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Metering fuel and air

Post questions and info about combustion (flammable vapor) powered cannons here. This includes discussion about fuels, ratios, ignition systems, safety, and anything else relevant.
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Metering fuel and air

Unread postAuthor: Technician1002 » Sat Apr 11, 2009 3:53 pm

I am about to venture into my first combustion cannon. I'm not ready to tackle a hybrid yet. I have had an idea kicking about for a long time and it's time to build.

I like designing things to see if problems can be fixed without creating a whole bunch more. The cannon is to be simplicity in itself. I length of 4 inch ABS with a solvent glued end cap and a 1/4 inch close nipple installed for fueling/venting and ignition. It can be used as a noise cannon (bird control) or a 4 inch nerf ball launcher of high speed.

The problems to solve are purging, fueling, mixing, and blowing off caps.
How to do ignition through a nipple is another subject not covered here. This topic is fueling.

With a long chamber, I was thinking that the purge and fuel/fresh air could be done in a single cycle. It has been long known how to meter propane with a metering tube. Is there any reason not to do both?

A pressure regulator is a valve attached to a diaphragm. When the diaphragm is moved one way the valve opens and when moved the other it closes. A spring on one side applies pressure and gas is delivered to oppose the force of the spring.

If the regulator is modified by removing the spring, it should regulate at near 0 PSI. If we apply a pneumatic pressure instead of spring pressure, the regulator should be "adjustable" and track the pneumatic pressure.

With that in mind, if the air tank in the drawing is filled to 1 or 2 bar, the fuel should regulate to match it as long as the demand isn't higher than the source pressure.

Once charged the air supply and fuel can be shut down and the system discharged. As the air pressure drops and expands, so does the fuel providing a proper mix through the entire discharge cycle.

A 1 bar cycle would provide enough for a chamber the same size as the charging system. A 2 bar cycle would provide enough mix to fill a chamber 2 X the size or provide 2 fills if the system delivered a 1 bar volume each time. At 3 bar for example it should be good for 3 rapid fire reports dropping 1 bar of pressure each shot.

To reduce mixing spent gas with the fresh charge, it would feed the chamber from the side to reduce mixing. Aimed skyward, the fresh cold mix should be denser and try to remain stratified in the chamber.

Does this have hidden problems other than the obvious size needed for the air metering tube?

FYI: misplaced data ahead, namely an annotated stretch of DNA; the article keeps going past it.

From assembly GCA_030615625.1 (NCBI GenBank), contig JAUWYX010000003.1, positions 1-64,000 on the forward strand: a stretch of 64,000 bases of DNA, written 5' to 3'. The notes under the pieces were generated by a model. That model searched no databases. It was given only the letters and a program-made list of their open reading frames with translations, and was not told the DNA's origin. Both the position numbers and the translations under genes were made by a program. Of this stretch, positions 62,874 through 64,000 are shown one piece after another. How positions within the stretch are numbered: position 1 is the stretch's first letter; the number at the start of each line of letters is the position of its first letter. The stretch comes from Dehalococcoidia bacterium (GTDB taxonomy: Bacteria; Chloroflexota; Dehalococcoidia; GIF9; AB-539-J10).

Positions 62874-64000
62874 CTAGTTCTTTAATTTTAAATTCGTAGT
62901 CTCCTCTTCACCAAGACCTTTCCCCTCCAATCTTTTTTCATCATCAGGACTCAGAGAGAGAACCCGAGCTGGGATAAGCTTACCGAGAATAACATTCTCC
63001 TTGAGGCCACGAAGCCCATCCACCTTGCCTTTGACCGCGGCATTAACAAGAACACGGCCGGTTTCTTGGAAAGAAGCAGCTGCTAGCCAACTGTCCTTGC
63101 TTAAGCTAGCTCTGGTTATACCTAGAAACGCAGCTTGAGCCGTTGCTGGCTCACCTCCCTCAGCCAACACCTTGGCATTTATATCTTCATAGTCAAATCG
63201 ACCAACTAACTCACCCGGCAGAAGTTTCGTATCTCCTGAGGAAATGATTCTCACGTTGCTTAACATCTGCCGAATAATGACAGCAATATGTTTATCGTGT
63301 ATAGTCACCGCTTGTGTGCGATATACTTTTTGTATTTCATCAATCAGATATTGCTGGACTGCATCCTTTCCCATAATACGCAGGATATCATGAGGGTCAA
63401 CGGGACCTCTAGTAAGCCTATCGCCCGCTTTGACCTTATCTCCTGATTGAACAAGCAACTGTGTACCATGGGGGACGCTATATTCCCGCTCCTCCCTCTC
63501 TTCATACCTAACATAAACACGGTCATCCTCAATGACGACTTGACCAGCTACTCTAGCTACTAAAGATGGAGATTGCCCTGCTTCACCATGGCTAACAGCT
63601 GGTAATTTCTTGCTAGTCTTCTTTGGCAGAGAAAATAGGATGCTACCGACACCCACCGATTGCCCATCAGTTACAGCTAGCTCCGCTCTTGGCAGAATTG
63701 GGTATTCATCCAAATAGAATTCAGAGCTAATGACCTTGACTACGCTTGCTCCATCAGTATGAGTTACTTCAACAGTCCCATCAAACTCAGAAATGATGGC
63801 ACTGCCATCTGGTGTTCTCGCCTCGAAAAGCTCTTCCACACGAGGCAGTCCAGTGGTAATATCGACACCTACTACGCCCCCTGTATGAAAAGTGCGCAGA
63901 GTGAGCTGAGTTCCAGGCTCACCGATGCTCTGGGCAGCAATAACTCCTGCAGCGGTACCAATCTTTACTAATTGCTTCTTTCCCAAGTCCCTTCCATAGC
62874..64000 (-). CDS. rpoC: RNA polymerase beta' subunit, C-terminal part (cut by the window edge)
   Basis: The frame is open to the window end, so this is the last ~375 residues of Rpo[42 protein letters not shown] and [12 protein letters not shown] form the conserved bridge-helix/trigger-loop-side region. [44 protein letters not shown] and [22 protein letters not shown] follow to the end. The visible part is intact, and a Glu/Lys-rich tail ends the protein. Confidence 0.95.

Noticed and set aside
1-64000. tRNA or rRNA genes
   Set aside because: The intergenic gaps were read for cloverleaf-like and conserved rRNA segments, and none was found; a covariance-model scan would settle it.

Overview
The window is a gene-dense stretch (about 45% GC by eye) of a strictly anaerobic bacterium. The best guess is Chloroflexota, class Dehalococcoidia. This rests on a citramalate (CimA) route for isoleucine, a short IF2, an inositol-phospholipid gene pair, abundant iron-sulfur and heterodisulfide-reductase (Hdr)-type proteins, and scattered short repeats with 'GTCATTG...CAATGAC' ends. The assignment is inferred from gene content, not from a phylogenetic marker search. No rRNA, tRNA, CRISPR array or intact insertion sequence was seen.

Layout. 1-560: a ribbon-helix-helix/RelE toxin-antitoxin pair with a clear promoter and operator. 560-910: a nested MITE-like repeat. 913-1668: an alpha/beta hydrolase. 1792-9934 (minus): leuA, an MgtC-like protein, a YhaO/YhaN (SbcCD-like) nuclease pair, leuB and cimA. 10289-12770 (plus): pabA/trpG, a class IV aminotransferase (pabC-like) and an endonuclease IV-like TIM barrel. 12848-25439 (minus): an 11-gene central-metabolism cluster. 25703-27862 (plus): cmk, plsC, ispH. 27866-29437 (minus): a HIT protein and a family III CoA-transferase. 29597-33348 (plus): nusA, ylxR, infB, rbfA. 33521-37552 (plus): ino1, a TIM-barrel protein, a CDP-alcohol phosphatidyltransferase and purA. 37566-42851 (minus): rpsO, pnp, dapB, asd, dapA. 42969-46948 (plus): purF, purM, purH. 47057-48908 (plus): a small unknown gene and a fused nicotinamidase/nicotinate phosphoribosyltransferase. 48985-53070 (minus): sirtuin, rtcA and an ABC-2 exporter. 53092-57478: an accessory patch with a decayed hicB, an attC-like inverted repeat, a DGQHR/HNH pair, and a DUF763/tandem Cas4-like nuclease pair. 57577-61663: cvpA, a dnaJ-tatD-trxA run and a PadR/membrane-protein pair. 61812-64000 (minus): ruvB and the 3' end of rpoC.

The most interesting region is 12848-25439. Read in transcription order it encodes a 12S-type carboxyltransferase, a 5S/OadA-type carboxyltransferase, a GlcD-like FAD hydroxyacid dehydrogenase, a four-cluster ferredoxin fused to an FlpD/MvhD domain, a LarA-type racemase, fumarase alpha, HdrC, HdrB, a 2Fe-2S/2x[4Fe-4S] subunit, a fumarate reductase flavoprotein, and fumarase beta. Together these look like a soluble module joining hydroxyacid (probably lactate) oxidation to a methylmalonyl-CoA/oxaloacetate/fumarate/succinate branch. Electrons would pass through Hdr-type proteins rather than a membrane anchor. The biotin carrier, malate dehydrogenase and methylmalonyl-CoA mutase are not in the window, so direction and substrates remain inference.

Other uses could be for very small pill bottle cannons that are hard to get a proper mix.
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Meter.jpg (21.17 KiB) Viewed 542 times
Last edited by Technician1002 on Tue Jul 21, 2009 11:18 pm, edited 1 time in total.
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Unread postAuthor: starman » Sat Apr 11, 2009 9:56 pm

I'm not sure how having an air meter is simpler than a basic ball valve and fan intake. However, I do believe it will work just fine if you wanted to pursue it. It will make for a heavier cannon.

If you're going to use atmospheric air, the biggest issue is making sure you fully purge the previous shot's spent gases. You may want to "meter" maybe a 1 1/4 chamber's worth of air just to make sure. That would also mean wasting some propane as well but it may be necessary.
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Unread postAuthor: stewart_1322 » Sun Apr 12, 2009 12:02 am

Would a plastic fan inside a combustion chamber not get roasted by fire and end up being damaged over a short time?
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Unread postAuthor: psycix » Sun Apr 12, 2009 7:47 am

Spudwiki wrote: Will my fan survive the combustion?

If you think that your fan might get burned or melt, don't worry, it wont. Since the heat in the combustion chamber lasts no more then a few milliseconds the fan doesn't have time to heat up or melt. As stated above, your fan should not be too close to the barrel. If its more to the back, it wont get blown to pieces due to the extreme flow.

A fan may have a somewhat shortened lifespan inside a combustion chamber, but it still can survive for many years. So for combustion cannons: Yes, your fan will survive.

In hybrids fans last shorter due to the more extreme environment. High-mix hybrids can break their fans on the first shot. Luckily, those hybrids don't need fans anyway. When you pressurize the fuel mixture with air after you have put in the fuel, the blow-in of air already mixes the fuel. Also because of DDT dangers you don't want to have turbulence anyway.
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